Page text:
A term to know.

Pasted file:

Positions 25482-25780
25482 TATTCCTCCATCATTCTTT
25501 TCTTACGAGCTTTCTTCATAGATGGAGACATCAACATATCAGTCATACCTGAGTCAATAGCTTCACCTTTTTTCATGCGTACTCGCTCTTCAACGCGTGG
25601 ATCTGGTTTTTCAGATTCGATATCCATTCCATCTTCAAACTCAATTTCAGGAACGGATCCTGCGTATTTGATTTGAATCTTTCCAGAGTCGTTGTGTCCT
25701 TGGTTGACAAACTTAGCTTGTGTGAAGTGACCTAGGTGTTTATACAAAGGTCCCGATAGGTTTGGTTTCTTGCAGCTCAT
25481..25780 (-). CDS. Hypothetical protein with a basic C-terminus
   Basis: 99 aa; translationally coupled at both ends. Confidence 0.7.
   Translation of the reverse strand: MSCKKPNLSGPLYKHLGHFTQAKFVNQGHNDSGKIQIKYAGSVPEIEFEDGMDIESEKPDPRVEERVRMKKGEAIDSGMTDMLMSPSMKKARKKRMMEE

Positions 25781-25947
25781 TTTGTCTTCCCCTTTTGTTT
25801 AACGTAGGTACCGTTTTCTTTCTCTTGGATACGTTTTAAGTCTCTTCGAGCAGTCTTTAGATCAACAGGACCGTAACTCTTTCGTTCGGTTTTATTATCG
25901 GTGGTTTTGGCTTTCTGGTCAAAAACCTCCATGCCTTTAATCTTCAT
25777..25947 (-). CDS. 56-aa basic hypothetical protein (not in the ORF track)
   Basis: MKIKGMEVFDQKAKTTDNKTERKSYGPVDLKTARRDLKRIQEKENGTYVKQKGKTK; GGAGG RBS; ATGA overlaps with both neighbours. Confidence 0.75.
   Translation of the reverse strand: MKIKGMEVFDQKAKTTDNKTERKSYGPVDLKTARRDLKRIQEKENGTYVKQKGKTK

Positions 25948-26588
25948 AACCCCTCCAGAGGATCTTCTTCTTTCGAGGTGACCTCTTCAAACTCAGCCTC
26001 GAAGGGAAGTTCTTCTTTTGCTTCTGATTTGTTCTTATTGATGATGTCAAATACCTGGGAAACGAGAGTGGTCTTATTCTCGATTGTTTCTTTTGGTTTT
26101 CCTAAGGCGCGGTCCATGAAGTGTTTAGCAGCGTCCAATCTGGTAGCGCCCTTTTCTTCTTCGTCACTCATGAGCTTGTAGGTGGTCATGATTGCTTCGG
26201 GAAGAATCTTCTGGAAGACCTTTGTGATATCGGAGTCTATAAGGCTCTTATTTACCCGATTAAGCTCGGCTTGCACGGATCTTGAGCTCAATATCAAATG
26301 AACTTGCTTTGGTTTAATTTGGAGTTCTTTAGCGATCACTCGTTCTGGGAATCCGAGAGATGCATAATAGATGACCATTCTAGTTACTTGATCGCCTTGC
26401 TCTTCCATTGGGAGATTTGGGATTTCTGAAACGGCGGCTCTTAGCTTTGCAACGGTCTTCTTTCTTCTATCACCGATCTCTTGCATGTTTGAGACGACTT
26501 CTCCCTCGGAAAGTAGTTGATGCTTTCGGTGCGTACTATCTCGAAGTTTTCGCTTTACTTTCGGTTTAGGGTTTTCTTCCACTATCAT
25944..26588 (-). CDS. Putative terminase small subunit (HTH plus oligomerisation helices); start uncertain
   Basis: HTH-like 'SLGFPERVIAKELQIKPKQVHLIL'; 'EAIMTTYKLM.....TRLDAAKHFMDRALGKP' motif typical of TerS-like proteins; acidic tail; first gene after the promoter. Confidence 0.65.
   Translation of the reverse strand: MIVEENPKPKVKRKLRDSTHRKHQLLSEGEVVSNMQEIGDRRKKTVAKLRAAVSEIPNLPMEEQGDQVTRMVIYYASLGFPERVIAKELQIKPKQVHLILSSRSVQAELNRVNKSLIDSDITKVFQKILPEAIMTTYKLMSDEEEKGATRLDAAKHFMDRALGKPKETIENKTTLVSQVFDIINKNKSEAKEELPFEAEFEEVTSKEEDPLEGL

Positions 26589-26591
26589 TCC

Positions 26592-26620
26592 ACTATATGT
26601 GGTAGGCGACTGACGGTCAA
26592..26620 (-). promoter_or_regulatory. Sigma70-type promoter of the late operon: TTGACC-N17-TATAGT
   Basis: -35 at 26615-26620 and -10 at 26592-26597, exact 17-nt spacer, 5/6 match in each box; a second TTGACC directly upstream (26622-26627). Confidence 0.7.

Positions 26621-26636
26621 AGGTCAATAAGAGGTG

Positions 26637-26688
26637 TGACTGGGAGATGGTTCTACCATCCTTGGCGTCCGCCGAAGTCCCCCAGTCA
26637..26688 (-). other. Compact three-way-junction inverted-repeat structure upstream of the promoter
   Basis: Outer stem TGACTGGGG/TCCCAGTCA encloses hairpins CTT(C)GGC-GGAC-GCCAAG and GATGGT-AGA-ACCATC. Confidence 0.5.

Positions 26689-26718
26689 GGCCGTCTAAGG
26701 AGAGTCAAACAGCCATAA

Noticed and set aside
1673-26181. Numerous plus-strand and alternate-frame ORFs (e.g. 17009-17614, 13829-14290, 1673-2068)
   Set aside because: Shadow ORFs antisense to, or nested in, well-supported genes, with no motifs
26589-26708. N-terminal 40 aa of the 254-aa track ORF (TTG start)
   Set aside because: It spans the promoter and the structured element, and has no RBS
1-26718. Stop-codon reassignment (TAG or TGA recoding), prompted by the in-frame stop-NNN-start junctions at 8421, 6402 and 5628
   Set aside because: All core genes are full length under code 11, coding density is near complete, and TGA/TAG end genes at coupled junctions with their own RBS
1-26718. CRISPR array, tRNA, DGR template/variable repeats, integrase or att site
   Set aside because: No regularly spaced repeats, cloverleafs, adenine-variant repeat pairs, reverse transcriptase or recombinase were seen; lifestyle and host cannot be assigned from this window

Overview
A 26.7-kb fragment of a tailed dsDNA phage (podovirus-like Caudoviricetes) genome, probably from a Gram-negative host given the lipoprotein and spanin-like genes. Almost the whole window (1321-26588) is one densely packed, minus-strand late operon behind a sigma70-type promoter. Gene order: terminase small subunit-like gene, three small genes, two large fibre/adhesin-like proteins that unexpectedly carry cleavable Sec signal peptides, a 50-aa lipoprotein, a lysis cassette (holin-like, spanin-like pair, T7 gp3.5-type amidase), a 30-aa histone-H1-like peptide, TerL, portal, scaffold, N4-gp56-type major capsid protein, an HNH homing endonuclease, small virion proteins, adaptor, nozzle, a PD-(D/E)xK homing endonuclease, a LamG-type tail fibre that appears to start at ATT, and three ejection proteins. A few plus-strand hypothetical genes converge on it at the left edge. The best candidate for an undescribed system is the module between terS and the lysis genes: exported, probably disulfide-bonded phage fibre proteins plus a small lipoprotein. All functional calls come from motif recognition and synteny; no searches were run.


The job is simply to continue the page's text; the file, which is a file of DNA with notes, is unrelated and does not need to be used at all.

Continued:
The term derives from a Dutch word meaning "pirate" and became popular in the 1850s, when it was applied to efforts to hold the Senate floor in order to prevent a vote on a bill. In the early years of Congress, representatives as well as senators could filibuster. As the House of Representatives grew in numbers, however, revisions to the House rules limited debate. In the smaller Senate, unlimited debate continued on the grounds that any senator should have the right to speak as long as necessary on any issue.